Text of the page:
KABUL, Afghanistan — A brazen and bloody overnight assault Friday by the Taliban on a key provincial capital in central Afghanistan has increased pressure on U.S.-backed Afghan forces that are withering under relentless attacks, prompting President Ashraf Ghani to call an emergency meeting of his security officials.

While government security forces in the city of Ghazni repulsed the multipronged attack with the help of U.S. air support, Taliban insurgents remain hunkered down on its outskirts, and some were still holed up in residential areas, according to Interior Ministry deputy spokesman Nasrat Rahimi.

At least 39 insurgents were killed, while 14 police died and 20 were wounded in the fighting, said provincial Police Chief Farid Ahmad Mashal. He said the bodies of the Taliban fighters were found under a bridge in the southern part of Ghazni.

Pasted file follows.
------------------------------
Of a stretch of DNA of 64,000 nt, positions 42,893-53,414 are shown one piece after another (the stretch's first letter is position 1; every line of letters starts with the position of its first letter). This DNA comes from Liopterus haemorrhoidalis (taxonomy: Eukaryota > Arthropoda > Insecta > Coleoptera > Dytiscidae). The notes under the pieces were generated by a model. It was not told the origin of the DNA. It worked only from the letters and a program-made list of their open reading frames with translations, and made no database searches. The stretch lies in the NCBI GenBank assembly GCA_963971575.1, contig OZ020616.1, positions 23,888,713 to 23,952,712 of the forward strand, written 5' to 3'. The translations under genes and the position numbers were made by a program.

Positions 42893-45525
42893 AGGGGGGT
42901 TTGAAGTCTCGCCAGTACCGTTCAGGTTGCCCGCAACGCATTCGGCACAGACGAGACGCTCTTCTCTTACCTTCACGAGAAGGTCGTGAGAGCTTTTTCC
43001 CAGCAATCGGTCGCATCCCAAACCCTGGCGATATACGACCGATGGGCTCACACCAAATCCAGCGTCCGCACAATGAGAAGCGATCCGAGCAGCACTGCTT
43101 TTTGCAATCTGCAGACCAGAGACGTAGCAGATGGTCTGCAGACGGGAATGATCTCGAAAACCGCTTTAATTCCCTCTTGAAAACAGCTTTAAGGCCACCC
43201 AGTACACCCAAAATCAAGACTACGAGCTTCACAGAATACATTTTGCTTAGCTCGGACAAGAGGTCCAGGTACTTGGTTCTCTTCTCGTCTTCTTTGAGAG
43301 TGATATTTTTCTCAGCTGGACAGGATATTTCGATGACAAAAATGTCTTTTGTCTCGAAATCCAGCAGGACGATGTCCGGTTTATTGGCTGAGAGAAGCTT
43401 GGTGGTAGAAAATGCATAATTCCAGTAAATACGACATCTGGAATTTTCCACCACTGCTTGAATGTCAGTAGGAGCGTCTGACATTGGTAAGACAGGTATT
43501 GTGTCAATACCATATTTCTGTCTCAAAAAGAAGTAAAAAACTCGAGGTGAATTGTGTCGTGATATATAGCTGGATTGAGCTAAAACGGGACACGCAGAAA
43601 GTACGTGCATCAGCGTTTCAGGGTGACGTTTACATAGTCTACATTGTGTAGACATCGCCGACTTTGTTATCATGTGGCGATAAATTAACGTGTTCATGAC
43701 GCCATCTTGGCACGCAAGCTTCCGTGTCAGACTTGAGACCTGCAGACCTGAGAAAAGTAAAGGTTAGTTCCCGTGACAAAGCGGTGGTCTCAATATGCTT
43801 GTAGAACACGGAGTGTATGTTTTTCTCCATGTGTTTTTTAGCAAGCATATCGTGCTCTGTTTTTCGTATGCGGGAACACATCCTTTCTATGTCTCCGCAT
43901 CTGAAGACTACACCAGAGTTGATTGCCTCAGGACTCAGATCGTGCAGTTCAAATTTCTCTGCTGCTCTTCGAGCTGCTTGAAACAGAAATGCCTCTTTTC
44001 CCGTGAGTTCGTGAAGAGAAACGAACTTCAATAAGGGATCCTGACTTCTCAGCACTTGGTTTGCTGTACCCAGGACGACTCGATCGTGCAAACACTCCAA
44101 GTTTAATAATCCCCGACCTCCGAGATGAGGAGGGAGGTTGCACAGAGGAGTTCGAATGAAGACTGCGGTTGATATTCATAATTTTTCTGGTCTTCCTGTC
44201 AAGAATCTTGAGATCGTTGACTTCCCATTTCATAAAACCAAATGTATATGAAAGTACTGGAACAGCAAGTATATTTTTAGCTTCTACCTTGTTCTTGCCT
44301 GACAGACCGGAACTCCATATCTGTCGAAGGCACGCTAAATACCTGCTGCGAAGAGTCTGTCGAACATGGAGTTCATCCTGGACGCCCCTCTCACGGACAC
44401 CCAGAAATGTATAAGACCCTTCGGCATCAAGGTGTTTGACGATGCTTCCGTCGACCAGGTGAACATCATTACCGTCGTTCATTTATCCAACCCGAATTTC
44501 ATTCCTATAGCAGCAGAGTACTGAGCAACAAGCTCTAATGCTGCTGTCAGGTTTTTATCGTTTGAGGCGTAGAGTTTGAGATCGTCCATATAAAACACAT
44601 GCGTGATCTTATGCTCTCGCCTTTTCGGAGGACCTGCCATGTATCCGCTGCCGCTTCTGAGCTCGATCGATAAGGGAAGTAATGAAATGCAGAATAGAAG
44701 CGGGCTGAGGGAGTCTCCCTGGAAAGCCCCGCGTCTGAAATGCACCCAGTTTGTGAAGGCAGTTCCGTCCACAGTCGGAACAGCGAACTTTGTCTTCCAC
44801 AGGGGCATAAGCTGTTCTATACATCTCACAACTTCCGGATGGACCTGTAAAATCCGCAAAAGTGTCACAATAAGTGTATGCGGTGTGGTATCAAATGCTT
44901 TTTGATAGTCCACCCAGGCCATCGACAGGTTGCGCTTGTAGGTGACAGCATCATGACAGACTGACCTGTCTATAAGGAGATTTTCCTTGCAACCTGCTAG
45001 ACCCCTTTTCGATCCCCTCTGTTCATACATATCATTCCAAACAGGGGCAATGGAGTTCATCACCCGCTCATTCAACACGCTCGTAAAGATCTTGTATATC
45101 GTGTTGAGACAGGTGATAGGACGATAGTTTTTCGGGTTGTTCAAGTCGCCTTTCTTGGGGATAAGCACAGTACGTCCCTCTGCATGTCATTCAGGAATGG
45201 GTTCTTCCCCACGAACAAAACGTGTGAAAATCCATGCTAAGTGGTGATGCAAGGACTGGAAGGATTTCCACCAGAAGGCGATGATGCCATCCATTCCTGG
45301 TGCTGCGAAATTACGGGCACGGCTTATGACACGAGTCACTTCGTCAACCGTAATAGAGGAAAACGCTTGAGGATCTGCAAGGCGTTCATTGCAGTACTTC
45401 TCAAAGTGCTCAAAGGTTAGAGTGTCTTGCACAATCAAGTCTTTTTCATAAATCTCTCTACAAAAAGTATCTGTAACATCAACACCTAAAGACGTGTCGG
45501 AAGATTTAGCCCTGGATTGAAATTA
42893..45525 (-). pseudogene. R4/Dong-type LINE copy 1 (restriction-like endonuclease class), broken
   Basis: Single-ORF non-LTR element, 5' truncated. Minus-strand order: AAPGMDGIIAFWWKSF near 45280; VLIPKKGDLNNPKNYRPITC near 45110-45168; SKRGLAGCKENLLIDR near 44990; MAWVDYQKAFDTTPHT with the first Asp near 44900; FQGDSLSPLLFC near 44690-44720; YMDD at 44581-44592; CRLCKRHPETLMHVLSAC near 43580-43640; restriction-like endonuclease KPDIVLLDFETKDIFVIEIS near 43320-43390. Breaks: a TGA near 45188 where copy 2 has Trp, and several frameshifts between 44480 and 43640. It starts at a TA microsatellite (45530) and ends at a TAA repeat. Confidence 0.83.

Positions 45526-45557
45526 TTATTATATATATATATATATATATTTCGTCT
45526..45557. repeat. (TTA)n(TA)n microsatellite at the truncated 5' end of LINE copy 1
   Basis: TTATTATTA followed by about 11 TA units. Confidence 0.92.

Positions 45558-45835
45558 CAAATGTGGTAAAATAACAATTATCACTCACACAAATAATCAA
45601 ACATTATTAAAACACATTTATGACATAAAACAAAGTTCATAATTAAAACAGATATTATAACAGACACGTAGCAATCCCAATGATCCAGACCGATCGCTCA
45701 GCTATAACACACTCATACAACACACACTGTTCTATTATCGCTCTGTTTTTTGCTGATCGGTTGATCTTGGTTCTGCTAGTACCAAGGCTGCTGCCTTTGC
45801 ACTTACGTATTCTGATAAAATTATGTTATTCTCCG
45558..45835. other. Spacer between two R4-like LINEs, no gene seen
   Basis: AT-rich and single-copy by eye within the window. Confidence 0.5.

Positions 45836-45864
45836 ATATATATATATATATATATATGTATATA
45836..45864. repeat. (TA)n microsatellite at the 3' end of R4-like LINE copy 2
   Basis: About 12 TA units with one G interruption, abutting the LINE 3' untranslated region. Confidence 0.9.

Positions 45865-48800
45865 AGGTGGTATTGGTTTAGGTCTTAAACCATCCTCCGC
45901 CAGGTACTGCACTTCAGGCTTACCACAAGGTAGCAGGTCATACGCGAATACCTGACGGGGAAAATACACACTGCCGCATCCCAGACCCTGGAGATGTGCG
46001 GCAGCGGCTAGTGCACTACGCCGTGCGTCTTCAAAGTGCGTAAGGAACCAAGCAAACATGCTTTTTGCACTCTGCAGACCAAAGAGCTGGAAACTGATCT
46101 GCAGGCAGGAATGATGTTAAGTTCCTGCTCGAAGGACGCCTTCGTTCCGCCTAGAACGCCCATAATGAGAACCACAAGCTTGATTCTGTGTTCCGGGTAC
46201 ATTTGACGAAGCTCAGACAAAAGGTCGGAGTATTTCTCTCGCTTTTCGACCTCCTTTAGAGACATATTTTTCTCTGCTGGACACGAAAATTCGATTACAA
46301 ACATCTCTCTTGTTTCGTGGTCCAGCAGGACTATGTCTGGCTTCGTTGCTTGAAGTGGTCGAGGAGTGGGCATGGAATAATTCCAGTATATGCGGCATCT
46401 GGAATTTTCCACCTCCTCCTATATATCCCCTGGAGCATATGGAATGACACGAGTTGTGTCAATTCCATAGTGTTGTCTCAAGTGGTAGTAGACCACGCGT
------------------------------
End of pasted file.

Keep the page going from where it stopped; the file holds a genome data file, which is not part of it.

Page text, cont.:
Mashal said there were more than 100 other casualties but could not give a breakdown of the dead and wounded.

Among the injured were four Afghan troops who were hurt when their helicopter crash-landed during the fighting, said Defense Ministry spokesman Mohammad Radmanish.

The Taliban claimed to have shot it down, Radmanish said it was not clear if the aircraft had been hit or crash-landed for other reasons.

The city of about 140,000 people was in lockdown as residents stayed indoors and reported sporadic gunfire. All shops were closed, they said, as was the highway from the capital of Kabul to Afghanistan’s southern provinces that runs through Ghazni.

Taliban fighters set fire to the local TV building and also destroyed the telecommunications tower, located just outside the city, cutting all cellphone and land line access to Ghazni, said Ali Akbar Kasemi, a lawmaker from the city.

City hospital administrator Baz Mohammad Hemat said two wounded civilians were brought in for treatment. He feared that there were more wounded who could not make it to the hospital because the city was shut down and ambulances were being sent out.